In 2008, Michigan voters passed a referendum legalizing the medical use of marijuana.
In 2012, Detroit voters decriminalized the personal possession of less than an ounce of marijuana on their own property.
Thus, the number of "medical" marijuana dispensaries in Motown has ballooned recently.
Why the scare quotes?
Consider the names of some of the emporia your host passes on a regular basis.
Some are unobjectionable in that they attempt to convey some genuine medical connection: "The THC Healing Center," "The Healing Tree," "Herbal Remedies." OK--you can still be dubious about the law, and even the dispensary in question, but at least there's an effort to connect it to the 2008 law.
But the most recent ones seem to be tilting toward Law No. 2: "The Reef," "Puff Detroit," "King of Budz," "420 Dank" and, most recently "Dank Godz."
I'm missing the "medical" angle, gents. Unless your treating physician is Tommy Chong and you're suffering from the dread Lackaganja virus.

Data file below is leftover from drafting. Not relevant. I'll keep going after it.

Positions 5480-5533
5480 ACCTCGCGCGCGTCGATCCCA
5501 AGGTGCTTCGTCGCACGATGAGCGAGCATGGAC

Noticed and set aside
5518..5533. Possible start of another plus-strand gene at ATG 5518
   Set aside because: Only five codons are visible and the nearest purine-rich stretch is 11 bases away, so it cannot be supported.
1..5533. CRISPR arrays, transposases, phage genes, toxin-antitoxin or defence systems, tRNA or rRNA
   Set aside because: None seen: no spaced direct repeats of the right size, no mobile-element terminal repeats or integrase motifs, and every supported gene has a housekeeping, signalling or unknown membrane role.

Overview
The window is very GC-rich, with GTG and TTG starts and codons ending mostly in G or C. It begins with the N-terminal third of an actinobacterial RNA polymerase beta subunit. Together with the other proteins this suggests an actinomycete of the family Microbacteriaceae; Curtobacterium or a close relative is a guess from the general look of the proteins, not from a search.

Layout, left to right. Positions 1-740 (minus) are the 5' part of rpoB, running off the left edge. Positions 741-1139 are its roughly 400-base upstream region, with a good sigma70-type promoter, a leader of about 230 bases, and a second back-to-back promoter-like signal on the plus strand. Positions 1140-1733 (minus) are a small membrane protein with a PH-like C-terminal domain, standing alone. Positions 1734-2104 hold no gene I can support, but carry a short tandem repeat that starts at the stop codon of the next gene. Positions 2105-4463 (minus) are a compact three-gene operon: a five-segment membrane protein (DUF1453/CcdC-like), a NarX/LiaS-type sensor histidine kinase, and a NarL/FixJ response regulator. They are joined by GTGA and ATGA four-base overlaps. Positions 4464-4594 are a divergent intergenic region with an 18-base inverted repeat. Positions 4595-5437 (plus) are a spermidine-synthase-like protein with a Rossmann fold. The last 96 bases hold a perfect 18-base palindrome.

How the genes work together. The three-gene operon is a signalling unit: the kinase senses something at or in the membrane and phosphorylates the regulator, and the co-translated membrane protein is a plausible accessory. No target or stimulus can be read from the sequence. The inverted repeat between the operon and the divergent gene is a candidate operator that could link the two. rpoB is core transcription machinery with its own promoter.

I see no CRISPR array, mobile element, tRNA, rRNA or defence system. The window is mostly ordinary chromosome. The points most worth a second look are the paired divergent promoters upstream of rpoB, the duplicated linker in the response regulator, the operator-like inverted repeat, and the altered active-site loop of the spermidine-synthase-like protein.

Fortunately, the City of Detroit seems to be a wee bit skeptical, too, and is doing something to rein in these joints:
About 150 medical marijuana shops are operating in Detroit. Until now, city officials had no way to track the shops or control who operated them, stoking concerns among many residents about the potential for violence and other nefarious activity near the shops.
“We’re dealing with squatting, people buying other drugs standing on the corner,” said Norma Foster, who lives near East 8 Mile Road and Kelly Road. "This medical marijuana is just putting more strain on us.”
Under the rules City Council approved by a vote of 6-1, the shops will have to get a city license or be shut down. Operators of the shops would be subject to a police background check, and drive-through service would be prohibited. The ordinance also sets an inspection process and prohibits shops from staying open 24 hours a day.
Councilman James Tate said it's the city's responsibility to address residents' concerns about the marijuana dispensaries. He said the licensing rules allow people to receive their medicine.
“Right now, there’s no ordinance to allow for these places to exist,” Tate said. "That compassion is there ... because it allows these facilities to exist.”